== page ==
“For the first time in my life, I’ve got butterflies. And they aren’t because some boy noticed me or sent me flowers or someone I didn’t know complimented my new shoes or smiled at me on the bus. It’s because, for the first time in my life, I am excited. I am doing what I want to be doing. I am putting myself first, I am making myself happy. And I am terrified, but damn it, these butterflies are the best things I’ve ever felt. So I’m going to feed off of it. I’m going to turn my nervous energy into happy energy and be that girl I was always jealous of. I am going to conquer the world and love every minute of it. I am going to love myself and love what I’m doing and I am going to have butterflies for the rest of my life, and that’s all anyone should ever want.”
Approximately thirteen hours ago I posted this quote as the status on my Facebook page. I found it stumbling through old scripts stored on my computer late last evening as I reflected upon the drastic decision to change my major from pharmacy to literature after two years of college. Deep inside a file last edited in the year 2010, I found a folder labeled “Completed”. Opening it, I stumbled upon a collection of words I coined myself, ranging from prose to poetry, script to essay, everything one could possibly imagine.
This induced a flashback. I was thirteen years old again, full of preteen angst and the built up belief that my parents hated me — wow, was I naive. The world was a dark and horrible place, and I escaped it by hiding in my Queen size bed with purple leopard print comforter. I loved my bed, but not because it was comfortable (it wasn’t) or matched my taste (at the time, I wanted all things skull covered and black), but because it had this two “secret hiding places”.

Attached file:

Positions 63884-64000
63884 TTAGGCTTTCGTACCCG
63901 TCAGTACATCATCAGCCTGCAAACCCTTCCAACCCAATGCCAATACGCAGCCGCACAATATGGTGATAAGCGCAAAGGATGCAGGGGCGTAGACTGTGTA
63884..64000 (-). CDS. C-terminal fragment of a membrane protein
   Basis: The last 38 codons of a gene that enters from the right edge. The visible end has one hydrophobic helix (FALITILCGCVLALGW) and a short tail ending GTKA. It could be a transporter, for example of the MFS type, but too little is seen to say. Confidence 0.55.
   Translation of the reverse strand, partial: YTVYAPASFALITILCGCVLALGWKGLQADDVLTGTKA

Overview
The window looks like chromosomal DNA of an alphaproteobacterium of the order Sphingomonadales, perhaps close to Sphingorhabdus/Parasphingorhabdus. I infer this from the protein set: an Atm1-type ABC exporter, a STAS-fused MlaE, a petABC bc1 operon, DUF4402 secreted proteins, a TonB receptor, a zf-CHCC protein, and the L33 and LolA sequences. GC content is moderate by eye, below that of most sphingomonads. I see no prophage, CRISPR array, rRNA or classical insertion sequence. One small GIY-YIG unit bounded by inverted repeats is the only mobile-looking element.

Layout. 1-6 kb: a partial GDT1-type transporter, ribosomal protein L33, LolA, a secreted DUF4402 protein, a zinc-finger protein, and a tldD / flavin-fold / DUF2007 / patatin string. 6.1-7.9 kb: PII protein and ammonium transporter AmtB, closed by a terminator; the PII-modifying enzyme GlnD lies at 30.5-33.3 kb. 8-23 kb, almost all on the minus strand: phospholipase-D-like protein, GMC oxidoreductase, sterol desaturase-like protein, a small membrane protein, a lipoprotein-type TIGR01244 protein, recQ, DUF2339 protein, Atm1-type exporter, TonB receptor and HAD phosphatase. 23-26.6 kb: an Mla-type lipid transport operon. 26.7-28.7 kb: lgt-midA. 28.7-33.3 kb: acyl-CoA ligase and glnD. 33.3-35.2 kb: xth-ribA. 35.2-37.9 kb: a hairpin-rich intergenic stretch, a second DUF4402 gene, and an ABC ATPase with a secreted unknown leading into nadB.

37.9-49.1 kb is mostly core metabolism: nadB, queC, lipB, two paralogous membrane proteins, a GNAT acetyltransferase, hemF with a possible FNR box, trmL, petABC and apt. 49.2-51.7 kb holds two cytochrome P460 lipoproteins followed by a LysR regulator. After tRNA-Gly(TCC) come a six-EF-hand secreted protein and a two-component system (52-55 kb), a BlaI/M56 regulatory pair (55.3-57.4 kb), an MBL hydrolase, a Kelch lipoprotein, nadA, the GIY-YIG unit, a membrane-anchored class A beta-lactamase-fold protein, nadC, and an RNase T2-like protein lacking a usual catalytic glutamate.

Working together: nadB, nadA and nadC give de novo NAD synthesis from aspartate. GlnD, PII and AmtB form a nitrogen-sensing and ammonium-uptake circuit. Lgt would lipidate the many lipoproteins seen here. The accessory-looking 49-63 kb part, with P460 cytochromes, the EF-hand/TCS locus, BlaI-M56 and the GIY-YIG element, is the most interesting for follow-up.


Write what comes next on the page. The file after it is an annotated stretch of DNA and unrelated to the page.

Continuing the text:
Now these were nothing more than sliding panels in the headboard designed for storage, but many times they saved me from my parents. You see, I had a bed time, but I didn’t much like it. I would sneak a flashlight into my room with me and I would read all night — books were my escape from the real world. I also wrote. I filled page after page with words about life, love, my future, fictional characters, my friends, anything you can imagine — I even dabbled in song writing — yes, imagine how well written those were. But any time my parents came into my room because they heard a sound, my “secret hiding place” was there to save me.
As I grew older, these habits didn’t change, but the bed did. It was retired to the guest bedroom and a new bed inhabited my room. It was much more comfortable, and I still spent many hours in it reading/writing. As everything changed, one thing remained the same — I loved literature.
And then it became senior year, time to submit a written manuscript to the Thespian Festival. I wrote a haunting play about the death of a close friend bringing a girl to recognize the important things in life. And the closing line is what that quote was from. I never went through with submitting the play for review; I was beyond that. Just like my books and writing when I was a little girl, I shoved it into a “secret hideaway” on my laptop and closed that chapter of my life.
I applied to pharmacy school, was accepted, and began attending Ohio Northern University. I packed a box full of books to bring to school with me freshman year, but Thanksgiving break, they were all taken home. I didn’t have time for my one true love anymore.
And now, two years later, I realize the biggest mistake I ever made. I read the script last night, for the first time since I was a senior in high school and realized, I had finally, two years later, recognized what I knew all along. I wanted to be happy. And the eight people who liked it on Facebook seemed to agree that I’d made the correct choice.
I am a writer. I am a bookworm. I obsess over the details of my first meeting with my department head. I am a giddy school girl. I am a literature major, and for the first time, I really do have butterflies.